9) Privatisation of railway hospitals. There are big railway hospitals having specialised treatment arrangements for all major diseases at the headquarters of all the nine zonal railways, several railway hospitals at the divisional headquarters, inside workshops and several other locations. They are open not only for railway employees and their family members, but for public also. The committee has recommended the sale of all these hospitals. As in the case of railway quarters, the sale of railway departmental medical services would mean a heavy increase in the medical expenses for railwaymen. These two steps, i e sale of railway quarters and medical services, will impoverish the railwaymen, at whose cost rich builders and property owners will earn huge profits.

10) Privatisation of schools and colleges. The Indian Railways run a large number of schools and colleges for the benefit of railwaymen’s children, considering the difficulties of the railwaymen posted in locations where their children cannot easily get access to educational facilities. The committee has now recommended privatising them. This will take education beyond the reach of railwaymen’s children.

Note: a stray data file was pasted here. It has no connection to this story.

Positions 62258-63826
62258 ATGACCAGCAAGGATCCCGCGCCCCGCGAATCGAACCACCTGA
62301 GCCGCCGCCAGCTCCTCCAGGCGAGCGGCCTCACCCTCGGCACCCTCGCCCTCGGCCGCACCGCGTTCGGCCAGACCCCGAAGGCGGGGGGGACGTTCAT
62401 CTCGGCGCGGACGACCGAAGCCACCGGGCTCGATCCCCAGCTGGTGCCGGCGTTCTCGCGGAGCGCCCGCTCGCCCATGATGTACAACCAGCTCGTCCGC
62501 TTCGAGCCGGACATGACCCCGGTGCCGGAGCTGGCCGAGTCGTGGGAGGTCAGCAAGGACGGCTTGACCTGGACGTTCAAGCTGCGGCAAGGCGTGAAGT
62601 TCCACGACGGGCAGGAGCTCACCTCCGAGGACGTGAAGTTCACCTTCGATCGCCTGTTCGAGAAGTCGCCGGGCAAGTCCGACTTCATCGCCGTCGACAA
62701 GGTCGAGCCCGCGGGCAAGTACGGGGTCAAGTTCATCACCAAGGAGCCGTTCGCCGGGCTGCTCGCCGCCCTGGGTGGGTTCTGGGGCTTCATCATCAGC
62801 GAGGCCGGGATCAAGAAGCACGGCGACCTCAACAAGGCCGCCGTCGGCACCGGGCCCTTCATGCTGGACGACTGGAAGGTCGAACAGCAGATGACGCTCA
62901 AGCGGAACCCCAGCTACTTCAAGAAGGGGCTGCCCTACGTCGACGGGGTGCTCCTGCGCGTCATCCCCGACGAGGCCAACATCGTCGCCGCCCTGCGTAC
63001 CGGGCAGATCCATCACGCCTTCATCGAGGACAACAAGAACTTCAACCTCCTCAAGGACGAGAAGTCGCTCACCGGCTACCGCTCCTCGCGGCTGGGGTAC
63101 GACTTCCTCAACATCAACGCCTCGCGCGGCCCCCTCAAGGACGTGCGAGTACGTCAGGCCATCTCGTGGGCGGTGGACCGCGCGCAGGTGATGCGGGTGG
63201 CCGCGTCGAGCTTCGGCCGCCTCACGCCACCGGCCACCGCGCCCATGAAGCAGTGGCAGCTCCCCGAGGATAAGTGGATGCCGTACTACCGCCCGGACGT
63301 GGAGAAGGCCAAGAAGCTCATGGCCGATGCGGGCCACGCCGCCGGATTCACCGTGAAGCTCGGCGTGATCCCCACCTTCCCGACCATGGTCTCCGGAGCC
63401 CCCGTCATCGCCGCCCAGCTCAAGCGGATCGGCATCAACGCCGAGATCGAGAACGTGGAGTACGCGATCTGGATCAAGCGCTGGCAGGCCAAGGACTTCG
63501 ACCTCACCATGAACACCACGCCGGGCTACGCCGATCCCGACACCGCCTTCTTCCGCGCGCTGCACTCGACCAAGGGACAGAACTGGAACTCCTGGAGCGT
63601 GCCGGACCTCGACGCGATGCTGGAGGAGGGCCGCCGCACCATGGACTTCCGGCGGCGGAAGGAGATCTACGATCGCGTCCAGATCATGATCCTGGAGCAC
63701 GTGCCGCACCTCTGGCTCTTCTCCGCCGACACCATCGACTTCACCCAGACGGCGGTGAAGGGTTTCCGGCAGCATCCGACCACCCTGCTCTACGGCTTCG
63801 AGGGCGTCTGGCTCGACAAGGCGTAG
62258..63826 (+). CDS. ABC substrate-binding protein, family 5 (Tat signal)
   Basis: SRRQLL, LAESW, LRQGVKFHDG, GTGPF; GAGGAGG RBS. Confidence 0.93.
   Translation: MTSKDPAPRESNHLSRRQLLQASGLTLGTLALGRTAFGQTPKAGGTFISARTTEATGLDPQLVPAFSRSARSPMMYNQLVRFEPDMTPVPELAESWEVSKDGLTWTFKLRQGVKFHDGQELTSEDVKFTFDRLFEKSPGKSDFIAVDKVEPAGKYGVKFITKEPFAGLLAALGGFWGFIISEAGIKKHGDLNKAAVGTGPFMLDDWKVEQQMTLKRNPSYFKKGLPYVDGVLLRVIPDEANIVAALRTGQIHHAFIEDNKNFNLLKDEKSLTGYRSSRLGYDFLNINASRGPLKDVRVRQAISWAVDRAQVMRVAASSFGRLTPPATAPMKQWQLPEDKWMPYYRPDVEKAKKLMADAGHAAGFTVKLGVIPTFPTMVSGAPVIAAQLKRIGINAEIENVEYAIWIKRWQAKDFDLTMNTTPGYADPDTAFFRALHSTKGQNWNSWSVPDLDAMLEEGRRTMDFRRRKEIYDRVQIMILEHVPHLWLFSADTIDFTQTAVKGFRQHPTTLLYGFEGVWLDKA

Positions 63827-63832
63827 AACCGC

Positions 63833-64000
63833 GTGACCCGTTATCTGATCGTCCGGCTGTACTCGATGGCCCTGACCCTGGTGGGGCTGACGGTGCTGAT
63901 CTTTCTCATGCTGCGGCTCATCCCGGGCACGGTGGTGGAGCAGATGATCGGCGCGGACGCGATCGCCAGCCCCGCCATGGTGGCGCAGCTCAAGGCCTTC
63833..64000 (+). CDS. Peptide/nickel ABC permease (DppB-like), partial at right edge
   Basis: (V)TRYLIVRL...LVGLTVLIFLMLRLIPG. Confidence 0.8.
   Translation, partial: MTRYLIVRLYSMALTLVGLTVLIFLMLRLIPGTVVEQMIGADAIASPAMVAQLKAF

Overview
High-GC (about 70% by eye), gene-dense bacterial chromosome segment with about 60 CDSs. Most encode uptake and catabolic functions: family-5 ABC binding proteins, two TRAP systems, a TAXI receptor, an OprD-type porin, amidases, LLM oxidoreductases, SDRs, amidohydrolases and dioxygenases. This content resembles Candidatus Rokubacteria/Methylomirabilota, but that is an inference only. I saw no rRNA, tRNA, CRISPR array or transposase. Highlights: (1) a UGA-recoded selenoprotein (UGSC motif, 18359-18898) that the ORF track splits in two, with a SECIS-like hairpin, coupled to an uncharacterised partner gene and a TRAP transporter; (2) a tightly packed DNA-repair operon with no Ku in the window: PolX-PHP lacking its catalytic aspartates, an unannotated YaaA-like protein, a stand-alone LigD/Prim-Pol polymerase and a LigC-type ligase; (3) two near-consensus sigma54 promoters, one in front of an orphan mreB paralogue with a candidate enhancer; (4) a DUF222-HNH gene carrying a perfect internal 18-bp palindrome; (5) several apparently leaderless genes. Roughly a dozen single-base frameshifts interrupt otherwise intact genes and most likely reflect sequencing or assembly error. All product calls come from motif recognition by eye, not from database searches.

11) The committee has also recommended that Indian Railways should end all concessions and social services provided to the public, such as concessions given to seasonal ticket-holders, senior citizens, those physically handicapped, students, children, artists, freedom fighters, etc. It has also suggested stopping issuing passes to retired railway employees.

- Published/Last Modified on: December 27, 2016